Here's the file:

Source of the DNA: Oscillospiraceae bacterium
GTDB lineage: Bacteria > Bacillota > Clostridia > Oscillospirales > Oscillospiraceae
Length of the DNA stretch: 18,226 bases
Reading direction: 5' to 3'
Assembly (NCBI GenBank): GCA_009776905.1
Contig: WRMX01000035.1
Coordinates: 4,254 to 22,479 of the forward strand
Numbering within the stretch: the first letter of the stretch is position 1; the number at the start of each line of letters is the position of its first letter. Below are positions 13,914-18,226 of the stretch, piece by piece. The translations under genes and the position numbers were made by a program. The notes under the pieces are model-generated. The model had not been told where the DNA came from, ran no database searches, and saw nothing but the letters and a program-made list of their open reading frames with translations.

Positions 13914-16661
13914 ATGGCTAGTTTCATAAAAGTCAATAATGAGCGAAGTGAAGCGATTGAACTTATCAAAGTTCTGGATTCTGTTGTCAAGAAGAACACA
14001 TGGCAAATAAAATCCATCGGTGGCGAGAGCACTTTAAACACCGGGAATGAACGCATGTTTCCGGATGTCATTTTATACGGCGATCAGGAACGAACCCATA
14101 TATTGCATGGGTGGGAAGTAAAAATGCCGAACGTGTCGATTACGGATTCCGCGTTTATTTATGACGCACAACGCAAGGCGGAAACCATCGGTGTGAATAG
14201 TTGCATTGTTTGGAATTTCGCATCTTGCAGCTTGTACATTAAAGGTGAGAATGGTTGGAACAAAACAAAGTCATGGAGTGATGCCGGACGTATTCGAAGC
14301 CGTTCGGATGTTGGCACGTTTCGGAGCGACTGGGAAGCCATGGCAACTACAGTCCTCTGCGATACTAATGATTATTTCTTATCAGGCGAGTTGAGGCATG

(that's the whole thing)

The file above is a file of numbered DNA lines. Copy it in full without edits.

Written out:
Source of the DNA: Oscillospiraceae bacterium
GTDB lineage: Bacteria > Bacillota > Clostridia > Oscillospirales > Oscillospiraceae
Length of the DNA stretch: 18,226 bases
Reading direction: 5' to 3'
Assembly (NCBI GenBank): GCA_009776905.1
Contig: WRMX01000035.1
Coordinates: 4,254 to 22,479 of the forward strand
Numbering within the stretch: the first letter of the stretch is position 1; the number at the start of each line of letters is the position of its first letter. Below are positions 13,914-18,226 of the stretch, piece by piece. The translations under genes and the position numbers were made by a program. The notes under the pieces are model-generated. The model had not been told where the DNA came from, ran no database searches, and saw nothing but the letters and a program-made list of their open reading frames with translations.

Positions 13914-16661
13914 ATGGCTAGTTTCATAAAAGTCAATAATGAGCGAAGTGAAGCGATTGAACTTATCAAAGTTCTGGATTCTGTTGTCAAGAAGAACACA
14001 TGGCAAATAAAATCCATCGGTGGCGAGAGCACTTTAAACACCGGGAATGAACGCATGTTTCCGGATGTCATTTTATACGGCGATCAGGAACGAACCCATA
14101 TATTGCATGGGTGGGAAGTAAAAATGCCGAACGTGTCGATTACGGATTCCGCGTTTATTTATGACGCACAACGCAAGGCGGAAACCATCGGTGTGAATAG
14201 TTGCATTGTTTGGAATTTCGCATCTTGCAGCTTGTACATTAAAGGTGAGAATGGTTGGAACAAAACAAAGTCATGGAGTGATGCCGGACGTATTCGAAGC
14301 CGTTCGGATGTTGGCACGTTTCGGAGCGACTGGGAAGCCATGGCAACTACAGTCCTCTGCGATACTAATGATTATTTCTTATCAGGCGAGTTGAGGCATG